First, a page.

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Arch Phys Med Rehabil. 1999 Feb;80(2):150-4.

Assessing the laryngeal cough reflex and the risk of developing pneumonia after stroke.

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1
Brevard Rehabilitation Medicine, Melbourne, FL, USA.

Abstract

OBJECTIVE:

To determine the effectiveness of a new reflex cough test, using nebulized tartaric acid, in the evaluation of the laryngeal cough reflex and the development of aspiration pneumonia.

STUDY DESIGN:

In this two-phase study, the cough test assessed the cough reflex in 161 stroke subjects. Phase 1 was a double-blinded prospective study of 40 subjects scheduled to have both modified barium swallow and the reflex cough test. Phase 1 subjects with an abnormal cough test showed an increased pneumonia incidence, and therefore, phase 2 was not blinded. In phase 2, 121 subjects were evaluated using the cough test; 38 received a modified barium swallow. Test results were compared using the Fisher exact test.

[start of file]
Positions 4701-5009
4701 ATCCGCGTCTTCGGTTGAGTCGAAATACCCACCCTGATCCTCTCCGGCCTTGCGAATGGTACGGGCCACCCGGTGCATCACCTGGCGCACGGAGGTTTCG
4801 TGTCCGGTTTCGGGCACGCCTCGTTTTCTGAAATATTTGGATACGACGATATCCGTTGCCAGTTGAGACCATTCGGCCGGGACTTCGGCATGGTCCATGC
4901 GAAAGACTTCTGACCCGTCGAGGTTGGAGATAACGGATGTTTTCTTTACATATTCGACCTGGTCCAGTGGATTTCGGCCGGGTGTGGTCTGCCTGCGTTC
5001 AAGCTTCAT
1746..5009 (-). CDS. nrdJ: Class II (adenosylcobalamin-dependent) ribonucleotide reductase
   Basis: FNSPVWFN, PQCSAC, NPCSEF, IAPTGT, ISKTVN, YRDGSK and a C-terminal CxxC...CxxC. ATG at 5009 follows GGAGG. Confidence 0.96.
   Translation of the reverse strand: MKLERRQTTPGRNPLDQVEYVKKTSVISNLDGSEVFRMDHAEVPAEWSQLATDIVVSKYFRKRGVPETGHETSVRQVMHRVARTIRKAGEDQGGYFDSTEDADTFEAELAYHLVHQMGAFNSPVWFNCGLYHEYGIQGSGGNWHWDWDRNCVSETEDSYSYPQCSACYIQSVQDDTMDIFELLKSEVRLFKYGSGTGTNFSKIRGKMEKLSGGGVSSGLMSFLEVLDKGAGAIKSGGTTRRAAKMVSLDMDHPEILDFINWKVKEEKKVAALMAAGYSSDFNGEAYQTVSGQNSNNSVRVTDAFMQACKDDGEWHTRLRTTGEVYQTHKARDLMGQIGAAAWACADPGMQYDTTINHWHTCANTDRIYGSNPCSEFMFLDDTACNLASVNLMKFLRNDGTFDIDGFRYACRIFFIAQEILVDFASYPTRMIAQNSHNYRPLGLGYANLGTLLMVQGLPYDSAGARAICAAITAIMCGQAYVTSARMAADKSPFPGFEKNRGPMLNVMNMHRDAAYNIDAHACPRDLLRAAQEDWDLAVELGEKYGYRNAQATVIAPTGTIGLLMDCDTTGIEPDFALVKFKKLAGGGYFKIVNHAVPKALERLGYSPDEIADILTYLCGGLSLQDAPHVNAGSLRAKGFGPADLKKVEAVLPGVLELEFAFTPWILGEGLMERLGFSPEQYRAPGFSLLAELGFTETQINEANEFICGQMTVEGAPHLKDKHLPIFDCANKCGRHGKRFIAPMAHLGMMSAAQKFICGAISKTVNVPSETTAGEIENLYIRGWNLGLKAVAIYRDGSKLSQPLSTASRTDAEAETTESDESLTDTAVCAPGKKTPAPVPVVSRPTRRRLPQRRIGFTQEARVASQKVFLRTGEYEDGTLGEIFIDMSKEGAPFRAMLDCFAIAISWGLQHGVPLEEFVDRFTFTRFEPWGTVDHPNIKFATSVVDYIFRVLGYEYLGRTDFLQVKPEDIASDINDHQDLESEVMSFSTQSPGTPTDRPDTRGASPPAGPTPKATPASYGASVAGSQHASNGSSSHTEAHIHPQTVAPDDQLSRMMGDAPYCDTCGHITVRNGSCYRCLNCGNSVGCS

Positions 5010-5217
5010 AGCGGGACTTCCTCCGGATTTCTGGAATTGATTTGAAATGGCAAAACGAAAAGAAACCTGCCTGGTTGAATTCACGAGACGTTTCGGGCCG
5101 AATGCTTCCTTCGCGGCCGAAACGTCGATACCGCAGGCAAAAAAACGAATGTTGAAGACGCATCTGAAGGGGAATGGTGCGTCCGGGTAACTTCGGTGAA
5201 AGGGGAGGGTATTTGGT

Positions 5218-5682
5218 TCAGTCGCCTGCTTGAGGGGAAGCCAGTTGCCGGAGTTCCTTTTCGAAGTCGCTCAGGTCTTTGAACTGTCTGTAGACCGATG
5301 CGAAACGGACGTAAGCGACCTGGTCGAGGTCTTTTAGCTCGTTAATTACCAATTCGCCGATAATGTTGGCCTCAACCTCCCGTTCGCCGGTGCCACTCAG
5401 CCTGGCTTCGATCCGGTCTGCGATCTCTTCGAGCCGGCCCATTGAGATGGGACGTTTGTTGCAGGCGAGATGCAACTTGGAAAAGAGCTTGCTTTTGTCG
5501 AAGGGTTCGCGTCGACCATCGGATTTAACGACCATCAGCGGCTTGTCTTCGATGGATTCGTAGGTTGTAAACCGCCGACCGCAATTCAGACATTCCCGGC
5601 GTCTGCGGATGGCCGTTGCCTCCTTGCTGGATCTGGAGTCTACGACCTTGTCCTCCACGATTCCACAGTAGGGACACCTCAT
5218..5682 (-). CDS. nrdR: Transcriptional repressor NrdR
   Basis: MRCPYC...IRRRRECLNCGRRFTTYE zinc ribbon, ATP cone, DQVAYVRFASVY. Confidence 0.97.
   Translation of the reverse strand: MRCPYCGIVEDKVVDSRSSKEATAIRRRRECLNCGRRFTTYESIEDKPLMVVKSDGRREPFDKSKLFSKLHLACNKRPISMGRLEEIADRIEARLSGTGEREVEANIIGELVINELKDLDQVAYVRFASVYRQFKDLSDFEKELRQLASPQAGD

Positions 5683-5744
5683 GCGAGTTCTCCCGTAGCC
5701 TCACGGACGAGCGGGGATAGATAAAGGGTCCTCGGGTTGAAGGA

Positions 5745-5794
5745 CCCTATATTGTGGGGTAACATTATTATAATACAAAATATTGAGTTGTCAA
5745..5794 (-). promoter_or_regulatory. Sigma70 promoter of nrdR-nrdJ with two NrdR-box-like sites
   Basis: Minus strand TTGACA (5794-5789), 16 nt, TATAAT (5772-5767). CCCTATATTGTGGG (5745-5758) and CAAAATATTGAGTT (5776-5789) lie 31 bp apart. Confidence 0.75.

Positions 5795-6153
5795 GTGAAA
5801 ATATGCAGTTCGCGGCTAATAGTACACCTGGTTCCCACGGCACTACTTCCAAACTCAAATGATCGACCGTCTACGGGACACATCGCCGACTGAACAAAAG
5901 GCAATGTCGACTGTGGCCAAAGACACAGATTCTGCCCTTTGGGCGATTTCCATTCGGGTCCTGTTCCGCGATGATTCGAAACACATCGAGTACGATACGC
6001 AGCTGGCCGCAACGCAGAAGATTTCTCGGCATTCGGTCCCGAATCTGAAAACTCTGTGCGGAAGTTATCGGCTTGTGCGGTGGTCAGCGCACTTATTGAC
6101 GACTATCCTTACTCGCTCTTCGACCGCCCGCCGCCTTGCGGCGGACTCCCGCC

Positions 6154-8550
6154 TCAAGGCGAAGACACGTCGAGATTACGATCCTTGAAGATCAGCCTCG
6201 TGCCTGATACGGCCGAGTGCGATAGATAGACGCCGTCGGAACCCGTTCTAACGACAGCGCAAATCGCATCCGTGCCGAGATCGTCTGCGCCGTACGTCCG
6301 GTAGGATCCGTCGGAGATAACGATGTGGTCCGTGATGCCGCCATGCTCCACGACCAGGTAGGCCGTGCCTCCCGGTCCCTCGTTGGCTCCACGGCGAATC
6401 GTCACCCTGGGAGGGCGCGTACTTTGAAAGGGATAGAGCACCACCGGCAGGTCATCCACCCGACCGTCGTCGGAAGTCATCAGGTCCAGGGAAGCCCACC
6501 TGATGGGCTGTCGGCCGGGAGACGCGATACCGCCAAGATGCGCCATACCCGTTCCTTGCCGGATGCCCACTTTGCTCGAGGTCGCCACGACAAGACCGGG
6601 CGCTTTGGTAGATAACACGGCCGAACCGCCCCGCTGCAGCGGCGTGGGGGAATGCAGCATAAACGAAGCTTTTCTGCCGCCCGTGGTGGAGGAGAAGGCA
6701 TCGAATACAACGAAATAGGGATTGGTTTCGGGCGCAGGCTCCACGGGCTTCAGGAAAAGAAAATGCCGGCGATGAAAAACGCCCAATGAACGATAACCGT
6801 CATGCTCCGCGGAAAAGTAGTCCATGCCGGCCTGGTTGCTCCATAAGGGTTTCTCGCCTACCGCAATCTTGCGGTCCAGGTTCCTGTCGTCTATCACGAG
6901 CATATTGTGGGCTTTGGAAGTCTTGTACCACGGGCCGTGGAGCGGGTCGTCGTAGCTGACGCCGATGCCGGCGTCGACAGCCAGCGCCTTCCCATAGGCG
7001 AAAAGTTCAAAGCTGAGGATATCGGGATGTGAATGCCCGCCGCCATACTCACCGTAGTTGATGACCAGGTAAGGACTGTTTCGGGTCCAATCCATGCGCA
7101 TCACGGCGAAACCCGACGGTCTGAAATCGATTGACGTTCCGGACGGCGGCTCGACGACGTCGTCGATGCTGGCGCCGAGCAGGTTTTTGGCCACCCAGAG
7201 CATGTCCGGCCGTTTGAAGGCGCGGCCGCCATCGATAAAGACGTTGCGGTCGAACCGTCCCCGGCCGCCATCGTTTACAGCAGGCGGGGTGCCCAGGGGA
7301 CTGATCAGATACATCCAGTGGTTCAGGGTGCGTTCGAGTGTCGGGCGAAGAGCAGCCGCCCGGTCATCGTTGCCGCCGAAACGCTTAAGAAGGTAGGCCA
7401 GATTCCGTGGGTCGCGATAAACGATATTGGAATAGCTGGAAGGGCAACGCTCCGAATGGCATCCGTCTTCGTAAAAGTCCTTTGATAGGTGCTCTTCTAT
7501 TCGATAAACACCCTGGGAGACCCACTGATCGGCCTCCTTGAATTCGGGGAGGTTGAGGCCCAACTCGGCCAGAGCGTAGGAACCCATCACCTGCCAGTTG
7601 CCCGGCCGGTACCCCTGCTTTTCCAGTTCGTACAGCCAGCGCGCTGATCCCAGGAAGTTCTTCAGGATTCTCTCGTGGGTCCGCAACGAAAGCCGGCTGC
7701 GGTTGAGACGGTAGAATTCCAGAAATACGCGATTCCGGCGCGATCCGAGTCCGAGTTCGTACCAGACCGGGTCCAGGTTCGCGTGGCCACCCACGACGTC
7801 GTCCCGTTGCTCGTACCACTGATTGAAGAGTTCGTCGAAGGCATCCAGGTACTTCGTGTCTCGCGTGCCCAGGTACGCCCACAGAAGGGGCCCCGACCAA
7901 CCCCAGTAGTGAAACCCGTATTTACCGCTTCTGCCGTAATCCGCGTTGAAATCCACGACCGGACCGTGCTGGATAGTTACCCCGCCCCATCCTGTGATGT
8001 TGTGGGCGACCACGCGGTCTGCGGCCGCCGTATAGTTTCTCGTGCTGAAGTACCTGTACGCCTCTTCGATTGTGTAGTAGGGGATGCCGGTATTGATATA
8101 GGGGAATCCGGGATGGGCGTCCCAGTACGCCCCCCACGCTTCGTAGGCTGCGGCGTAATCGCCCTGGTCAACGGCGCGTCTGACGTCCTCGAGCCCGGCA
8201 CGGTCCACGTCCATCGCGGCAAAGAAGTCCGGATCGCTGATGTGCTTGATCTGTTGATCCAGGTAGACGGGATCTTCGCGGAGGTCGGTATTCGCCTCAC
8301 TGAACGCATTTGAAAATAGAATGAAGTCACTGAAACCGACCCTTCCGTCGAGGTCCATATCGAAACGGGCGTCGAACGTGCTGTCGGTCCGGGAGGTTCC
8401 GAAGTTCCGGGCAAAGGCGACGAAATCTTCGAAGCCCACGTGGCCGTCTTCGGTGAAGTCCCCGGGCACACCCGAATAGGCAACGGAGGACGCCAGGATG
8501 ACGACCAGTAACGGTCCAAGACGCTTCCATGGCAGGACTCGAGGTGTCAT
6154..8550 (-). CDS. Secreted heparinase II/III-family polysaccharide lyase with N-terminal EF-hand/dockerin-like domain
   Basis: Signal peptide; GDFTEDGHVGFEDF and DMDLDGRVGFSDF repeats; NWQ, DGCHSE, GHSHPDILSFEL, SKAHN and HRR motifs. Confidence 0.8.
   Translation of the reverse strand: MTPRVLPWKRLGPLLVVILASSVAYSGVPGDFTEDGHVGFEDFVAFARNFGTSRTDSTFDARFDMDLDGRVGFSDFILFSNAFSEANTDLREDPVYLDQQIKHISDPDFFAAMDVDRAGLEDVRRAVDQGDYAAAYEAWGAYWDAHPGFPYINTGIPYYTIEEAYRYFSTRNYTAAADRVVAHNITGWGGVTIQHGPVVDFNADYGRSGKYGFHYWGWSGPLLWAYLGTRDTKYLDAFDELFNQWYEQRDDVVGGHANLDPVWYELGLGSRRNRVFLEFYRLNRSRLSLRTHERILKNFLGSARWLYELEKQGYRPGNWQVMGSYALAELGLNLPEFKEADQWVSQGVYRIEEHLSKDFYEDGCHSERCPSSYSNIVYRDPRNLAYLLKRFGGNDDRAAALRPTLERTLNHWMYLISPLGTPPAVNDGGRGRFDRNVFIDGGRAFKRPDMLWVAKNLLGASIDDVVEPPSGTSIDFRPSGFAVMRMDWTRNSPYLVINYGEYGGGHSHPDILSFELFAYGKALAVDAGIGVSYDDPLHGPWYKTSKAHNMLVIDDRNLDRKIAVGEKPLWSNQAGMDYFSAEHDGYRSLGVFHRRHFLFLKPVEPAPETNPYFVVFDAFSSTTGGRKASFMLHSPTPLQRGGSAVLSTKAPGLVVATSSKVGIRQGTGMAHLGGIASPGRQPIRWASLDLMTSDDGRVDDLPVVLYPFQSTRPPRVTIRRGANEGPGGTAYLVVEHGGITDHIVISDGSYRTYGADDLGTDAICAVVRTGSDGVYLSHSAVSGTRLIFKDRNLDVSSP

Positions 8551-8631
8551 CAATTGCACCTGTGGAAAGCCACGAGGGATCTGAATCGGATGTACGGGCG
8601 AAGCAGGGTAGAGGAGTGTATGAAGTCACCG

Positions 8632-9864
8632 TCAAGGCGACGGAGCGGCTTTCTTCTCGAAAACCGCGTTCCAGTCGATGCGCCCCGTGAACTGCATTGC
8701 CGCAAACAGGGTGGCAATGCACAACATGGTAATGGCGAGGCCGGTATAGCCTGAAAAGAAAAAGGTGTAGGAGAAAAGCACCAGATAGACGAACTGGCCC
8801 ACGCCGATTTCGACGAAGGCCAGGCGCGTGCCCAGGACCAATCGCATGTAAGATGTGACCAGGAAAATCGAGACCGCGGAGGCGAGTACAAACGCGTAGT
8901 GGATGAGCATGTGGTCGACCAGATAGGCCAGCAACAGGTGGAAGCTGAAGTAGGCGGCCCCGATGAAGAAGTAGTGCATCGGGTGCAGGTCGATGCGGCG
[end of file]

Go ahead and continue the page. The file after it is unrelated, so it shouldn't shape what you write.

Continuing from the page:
RESULTS:

A total of 131 subjects from both phases had a normal reflex cough test; none developed pneumonia (p < .01). Thirty subjects from both phases had abnormal reflex cough test results; 5 developed pneumonia. Modified barium swallow findings did not reliably indicate the risk for developing pneumonia. Specificity of a normal reflex cough test was 100%.

CONCLUSION:

The reflex cough test reliably evaluated the laryngeal cough reflex and the associated risk of developing aspiration pneumonia in stroke patients. Testing the laryngeal cough reflex may significantly reduce morbidity, mortality, and costs in stroke patients.

PMID:
10025488
[Indexed for MEDLINE]

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